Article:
September 22, 2020

Insurers deceive public, former insider says

By Ashton Leber
Social Media Editor

A New York Times best-selling author, renowned journalist and health insurance insider visited the College to discuss the past and future of health care and its affects on March 21.

“How many of you have ever said the Affordable Care Act, better known as Obamacare, was a government takeover of health care?” Wendell Potter asked a crowd of students and faculty in room 212 of the Education Building.

Potter revealed that story was a fabrication by insurance companies.

“Tens of millions believed it, and millions of us still do,” Potter said. “Well, guess what? It was nowhere close to the truth. It was, and still is, fake news. And I was partly responsible for spreading it.”

Upon returning to his journalism career, Potter served as vice president of corporate communications for a leading health insurance group, Cigna. There, he helped create and implement Cigna’s many public relations campaigns that were designed to “make you think, act and vote in ways the (insurance companies) wanted you to.” It all started 10 years ago on the 16th floor of One Liberty Place in Philadelphia, where Potter had a secret meeting with his former employer, Cigna, and several other top PR executives from health insurance companies.

Ten days before the meeting, director Michael Moore premiered his documentary “Sicko” in France, which exposed how poorly the U.S. health care system fared compared to other countries.

“‘Sicko’ was not about the growing number of uninsured Americans, but was about people who had insurance and still couldn’t afford to get the care they needed,” Potter said.

The secret meeting was arranged because Americans’ attitudes toward health care were shifting negatively.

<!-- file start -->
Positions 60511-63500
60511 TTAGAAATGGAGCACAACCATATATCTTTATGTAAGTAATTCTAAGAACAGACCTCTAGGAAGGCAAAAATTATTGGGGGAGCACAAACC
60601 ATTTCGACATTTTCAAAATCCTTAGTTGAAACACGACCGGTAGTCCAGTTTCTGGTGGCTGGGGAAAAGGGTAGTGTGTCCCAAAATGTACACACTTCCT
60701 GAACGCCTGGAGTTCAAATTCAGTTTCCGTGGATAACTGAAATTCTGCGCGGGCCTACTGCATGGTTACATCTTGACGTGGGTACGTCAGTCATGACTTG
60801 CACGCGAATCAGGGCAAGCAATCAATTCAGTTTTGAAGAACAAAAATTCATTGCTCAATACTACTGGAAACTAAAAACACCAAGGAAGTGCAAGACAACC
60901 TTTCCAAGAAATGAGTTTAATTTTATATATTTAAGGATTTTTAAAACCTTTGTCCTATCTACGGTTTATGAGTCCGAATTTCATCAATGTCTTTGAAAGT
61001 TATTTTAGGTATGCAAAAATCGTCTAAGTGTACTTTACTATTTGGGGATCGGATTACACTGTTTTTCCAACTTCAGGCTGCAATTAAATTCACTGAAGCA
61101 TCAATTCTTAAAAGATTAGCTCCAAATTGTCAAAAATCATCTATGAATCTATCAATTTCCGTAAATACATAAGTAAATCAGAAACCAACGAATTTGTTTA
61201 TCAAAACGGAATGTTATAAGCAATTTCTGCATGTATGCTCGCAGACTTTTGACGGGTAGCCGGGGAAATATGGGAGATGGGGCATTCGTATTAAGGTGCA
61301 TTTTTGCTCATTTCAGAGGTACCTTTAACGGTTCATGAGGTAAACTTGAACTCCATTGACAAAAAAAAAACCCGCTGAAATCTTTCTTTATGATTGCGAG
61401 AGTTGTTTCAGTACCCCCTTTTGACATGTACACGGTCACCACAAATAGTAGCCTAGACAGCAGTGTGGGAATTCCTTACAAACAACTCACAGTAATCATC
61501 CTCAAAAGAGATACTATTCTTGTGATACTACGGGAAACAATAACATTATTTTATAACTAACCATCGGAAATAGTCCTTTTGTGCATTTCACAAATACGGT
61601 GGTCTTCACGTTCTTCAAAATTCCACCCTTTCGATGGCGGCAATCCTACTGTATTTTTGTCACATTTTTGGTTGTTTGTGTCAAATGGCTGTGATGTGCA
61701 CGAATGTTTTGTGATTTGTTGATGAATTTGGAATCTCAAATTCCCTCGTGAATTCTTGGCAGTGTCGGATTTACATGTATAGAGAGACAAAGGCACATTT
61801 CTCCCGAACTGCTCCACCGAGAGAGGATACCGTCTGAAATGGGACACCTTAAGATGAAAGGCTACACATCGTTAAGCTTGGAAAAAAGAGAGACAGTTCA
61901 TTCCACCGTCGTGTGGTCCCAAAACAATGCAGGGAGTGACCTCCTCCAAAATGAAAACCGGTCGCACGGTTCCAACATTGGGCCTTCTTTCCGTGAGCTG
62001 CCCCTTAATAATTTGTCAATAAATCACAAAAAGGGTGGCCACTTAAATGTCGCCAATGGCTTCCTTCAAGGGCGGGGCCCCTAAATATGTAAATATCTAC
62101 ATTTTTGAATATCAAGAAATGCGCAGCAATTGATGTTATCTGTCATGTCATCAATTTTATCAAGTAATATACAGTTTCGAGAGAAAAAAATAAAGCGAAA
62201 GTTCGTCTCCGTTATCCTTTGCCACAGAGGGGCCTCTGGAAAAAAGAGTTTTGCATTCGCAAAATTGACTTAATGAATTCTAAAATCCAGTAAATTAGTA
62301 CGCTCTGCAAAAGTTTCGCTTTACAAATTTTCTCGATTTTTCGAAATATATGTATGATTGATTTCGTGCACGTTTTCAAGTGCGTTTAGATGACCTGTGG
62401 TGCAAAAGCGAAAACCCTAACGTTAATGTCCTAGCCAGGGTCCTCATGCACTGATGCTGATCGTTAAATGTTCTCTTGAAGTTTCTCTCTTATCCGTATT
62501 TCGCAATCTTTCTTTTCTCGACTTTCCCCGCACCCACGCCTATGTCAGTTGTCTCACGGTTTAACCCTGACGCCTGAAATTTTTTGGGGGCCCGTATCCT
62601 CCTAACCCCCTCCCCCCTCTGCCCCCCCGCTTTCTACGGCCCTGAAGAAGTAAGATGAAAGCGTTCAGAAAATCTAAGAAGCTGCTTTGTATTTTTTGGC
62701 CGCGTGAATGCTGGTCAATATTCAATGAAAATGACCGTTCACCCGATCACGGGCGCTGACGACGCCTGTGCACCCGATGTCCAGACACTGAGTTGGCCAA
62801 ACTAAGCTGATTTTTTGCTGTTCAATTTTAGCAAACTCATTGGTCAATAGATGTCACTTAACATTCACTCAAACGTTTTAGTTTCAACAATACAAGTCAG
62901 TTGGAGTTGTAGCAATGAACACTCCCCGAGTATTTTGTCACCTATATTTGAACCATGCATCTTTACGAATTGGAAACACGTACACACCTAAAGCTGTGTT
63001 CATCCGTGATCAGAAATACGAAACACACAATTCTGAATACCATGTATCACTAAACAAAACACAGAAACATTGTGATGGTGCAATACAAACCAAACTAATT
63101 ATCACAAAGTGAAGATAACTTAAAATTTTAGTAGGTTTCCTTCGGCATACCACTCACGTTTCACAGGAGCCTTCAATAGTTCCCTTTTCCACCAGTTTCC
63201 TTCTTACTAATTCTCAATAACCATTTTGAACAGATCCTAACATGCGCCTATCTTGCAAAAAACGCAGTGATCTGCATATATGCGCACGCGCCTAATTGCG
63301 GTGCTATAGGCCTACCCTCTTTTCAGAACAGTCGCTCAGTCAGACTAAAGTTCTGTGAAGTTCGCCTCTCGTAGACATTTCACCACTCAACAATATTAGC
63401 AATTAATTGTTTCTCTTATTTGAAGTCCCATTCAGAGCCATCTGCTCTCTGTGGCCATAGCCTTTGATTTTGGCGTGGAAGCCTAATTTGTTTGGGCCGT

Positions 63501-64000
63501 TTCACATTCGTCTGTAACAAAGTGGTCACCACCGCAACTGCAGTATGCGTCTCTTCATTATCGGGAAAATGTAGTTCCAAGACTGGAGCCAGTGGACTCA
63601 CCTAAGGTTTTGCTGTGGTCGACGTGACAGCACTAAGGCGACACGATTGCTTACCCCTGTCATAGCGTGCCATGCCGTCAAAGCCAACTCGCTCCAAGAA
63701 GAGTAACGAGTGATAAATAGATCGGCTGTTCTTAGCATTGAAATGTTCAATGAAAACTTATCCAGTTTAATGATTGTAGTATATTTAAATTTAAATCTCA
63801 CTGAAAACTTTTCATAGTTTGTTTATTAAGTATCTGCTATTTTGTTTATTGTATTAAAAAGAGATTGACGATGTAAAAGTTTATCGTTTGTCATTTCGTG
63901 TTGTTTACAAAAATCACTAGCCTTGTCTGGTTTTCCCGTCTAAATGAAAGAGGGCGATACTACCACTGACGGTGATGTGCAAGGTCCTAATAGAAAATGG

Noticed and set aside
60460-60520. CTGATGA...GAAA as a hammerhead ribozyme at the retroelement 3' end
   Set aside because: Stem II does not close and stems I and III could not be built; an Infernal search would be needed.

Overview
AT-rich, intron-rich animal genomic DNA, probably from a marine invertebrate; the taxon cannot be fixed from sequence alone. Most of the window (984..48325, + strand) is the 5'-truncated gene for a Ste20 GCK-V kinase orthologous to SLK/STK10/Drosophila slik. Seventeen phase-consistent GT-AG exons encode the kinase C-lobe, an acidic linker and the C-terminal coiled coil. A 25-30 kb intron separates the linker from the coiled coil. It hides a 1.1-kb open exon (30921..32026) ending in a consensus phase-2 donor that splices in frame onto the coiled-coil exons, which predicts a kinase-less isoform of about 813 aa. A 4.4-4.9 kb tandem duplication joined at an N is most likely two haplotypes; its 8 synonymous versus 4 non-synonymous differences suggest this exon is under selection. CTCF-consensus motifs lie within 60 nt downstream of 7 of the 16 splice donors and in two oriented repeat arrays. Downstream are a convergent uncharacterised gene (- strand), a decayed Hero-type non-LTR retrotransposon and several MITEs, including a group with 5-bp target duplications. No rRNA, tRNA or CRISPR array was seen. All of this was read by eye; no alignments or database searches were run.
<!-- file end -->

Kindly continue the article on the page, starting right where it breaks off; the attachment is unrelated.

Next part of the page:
Pollster Bill McInturff presented at the meeting a recent national poll he conducted providing evidence that Americans doubted private insurance companies.

“The poll showed that the government should do more to solve the many problems that plagued the American health care system,” Potter said.

Mike Tuffin of America’s Health Insurance Plan and Robert Schooling of the Washington PR firm APCO Worldwide flew to Philadelphia to “discredit (‘Sicko’) and the movie maker,” Potter said.

Potter unveils the myths perpetuated by American health care companies. (Aaron Wilson-Watson / Staff Photographer)

Potter said APCO was a master of deception, and it discussed in a 1995 pamphlet “how the firm helped corporations advance their goals by influencing lawmakers, drafting legislation, regulations and creating business correlations tailored to specific issues.”

AHIP and APCO created an impressive PR strategy that would shift the media’s focus away from Moore and position the insurance companies as part of the solution rather than the problem, according to Potter.

The front group created by APCO would be called “Health Care America” and would lead the effort in changing American minds after the release of “Sicko” in the U.S.

The money for Health Care America came from the pockets of Americans paying their insurance premiums. Due to the immense outcome of this strategic campaign, Moore’s film did not do as well as anticipated, according to Potter.

“Not a single reporter had done enough investigative work to find out that the insurance industry was behind it all. We fooled everybody,” Potter said.

But what does this have to do with today? Everything, according to Potter.

Using a similar campaign strategy used against “Sicko,” health care insurance groups would once again influence the debate of the Affordable Care Act — now known as Obamacare.